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  #15  
Old 05-09-2020, 04:42 PM
Cym Ladye Cym Ladye is offline
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Cym Kusuda Shining, a Golden Elf hybrid, Peter Pan and their progeny are early bloomers and have heat tolerance. Golden Elf and Peter Pan both go back to the fall blooming species ensifolium.
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Old 05-09-2020, 04:57 PM
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(I HATE the term "warmth tolerant", essentially all Cyms can handle heat, its "warm muggy nights tolerant" that counts)
Finally! Someone who understands!


This is the info I need.
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Old 05-09-2020, 05:50 PM
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  #18  
Old 05-09-2020, 09:16 PM
JScott JScott is offline
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Cym Kusuda Shining, a Golden Elf hybrid, Peter Pan and their progeny are early bloomers and have heat tolerance. Golden Elf and Peter Pan both go back to the fall blooming species ensifolium.
Kusuda Shining was one of the parents of one of the plants I got from Odom that never bloomed. I don't remember the other parent. I know I have that information stored somewhere (the parentage of all three plants), but I would have to look for it.

I had Cym Valentine's Love, which has Peter Pan as one of its parents. I never got the chance to see if it would bloom again (it was in spike when I bought it in August). It got some sort of bacterial rot that apparently started in the rhizome, and it spread fast. Literally one day the plant looked fine, and the next day the leaves were turning yellow and falling off, except on the newest growth. I cut the plant up to see if there was anything worth saving, but the brown line running through the rhizome went all the way to the newest growth (although the roots seemed fine, the pbulbs were brown and squishy), and as virulent as this disease seemed to be, I figured I'd better get it out of my collection as soon as possible, so it was disposed of. That was my last Cymbidium attempt until I bought Milton Carpenter last year. I really liked Valentine's Love, and if I can get Milton to bloom, I'll probably look for Valentine's again.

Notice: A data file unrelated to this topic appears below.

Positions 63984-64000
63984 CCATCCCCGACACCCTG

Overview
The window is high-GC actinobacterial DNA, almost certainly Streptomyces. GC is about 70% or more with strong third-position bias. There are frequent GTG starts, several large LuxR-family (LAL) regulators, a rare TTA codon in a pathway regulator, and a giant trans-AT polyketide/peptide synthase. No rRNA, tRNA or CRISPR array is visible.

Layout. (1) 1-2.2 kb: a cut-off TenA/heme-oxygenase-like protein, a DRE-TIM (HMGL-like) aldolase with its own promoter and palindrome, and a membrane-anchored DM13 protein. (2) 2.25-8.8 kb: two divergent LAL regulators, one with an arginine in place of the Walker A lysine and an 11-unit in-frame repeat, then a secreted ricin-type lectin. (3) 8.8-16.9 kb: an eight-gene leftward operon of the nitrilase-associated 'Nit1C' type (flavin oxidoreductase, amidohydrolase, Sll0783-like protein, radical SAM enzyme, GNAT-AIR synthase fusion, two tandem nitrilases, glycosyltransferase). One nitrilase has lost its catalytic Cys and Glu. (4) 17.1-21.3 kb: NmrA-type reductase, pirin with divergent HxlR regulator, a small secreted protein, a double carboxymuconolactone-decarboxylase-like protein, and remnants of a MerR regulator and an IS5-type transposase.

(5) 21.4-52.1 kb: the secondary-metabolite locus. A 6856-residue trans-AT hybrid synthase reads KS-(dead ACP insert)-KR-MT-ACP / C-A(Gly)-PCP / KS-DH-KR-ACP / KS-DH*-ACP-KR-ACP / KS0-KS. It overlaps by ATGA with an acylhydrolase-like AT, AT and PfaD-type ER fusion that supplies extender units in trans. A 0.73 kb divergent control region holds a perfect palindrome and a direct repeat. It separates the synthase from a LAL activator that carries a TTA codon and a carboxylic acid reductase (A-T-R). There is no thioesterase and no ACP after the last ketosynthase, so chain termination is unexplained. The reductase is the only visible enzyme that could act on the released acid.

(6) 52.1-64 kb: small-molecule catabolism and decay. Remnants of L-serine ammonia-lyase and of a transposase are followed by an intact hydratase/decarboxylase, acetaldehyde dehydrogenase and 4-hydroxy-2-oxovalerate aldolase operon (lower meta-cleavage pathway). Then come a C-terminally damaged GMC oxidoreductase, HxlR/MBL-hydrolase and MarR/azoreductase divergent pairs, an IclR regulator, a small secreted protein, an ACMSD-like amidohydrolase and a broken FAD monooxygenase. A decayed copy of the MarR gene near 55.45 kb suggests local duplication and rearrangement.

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  #19  
Old 05-10-2020, 05:25 PM
Cym Ladye Cym Ladye is offline
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If the hybridizer is not breeding for heat tolerance, the other parent may not carry the necessary genetic makeup and hence reduce the ensifolium influence to a mere 25%. Breeding for early fall bloomers and for heat tolerance do not always go together.
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  #20  
Old 05-10-2020, 07:15 PM
Keysguy Keysguy is offline
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Hah......... I just woke up! All this talk of the Milton Carpenter Cymbidium........he was the gentleman that owned Everglades Orchids I mentioned earlier and whose name I couldn't recall. DUH!

Here's a snipit I found on his hybridizing success in search of "warmth tolereant" Cymbidiums.

"Over the years, we have attempted well over 15,000 hybrids. From that, we've obtained about 3,000 pods. That means that 20% of the pods did take. Of those 3,000 pods, the majority of them did not produce viable seeds. I believe we have named 504 hybrids out of those 3,000 pods. With this type of hybridizing within the Oncidiinae, you run into sterility barriers due to the different groups and genera. Sometimes they simply won't match up - and then if you do get something, it's often a mule - you can't go any further with it. So you have to make a lot of hybrids to find a few that are successful -- those that will give you a good plant and allow further hybridization."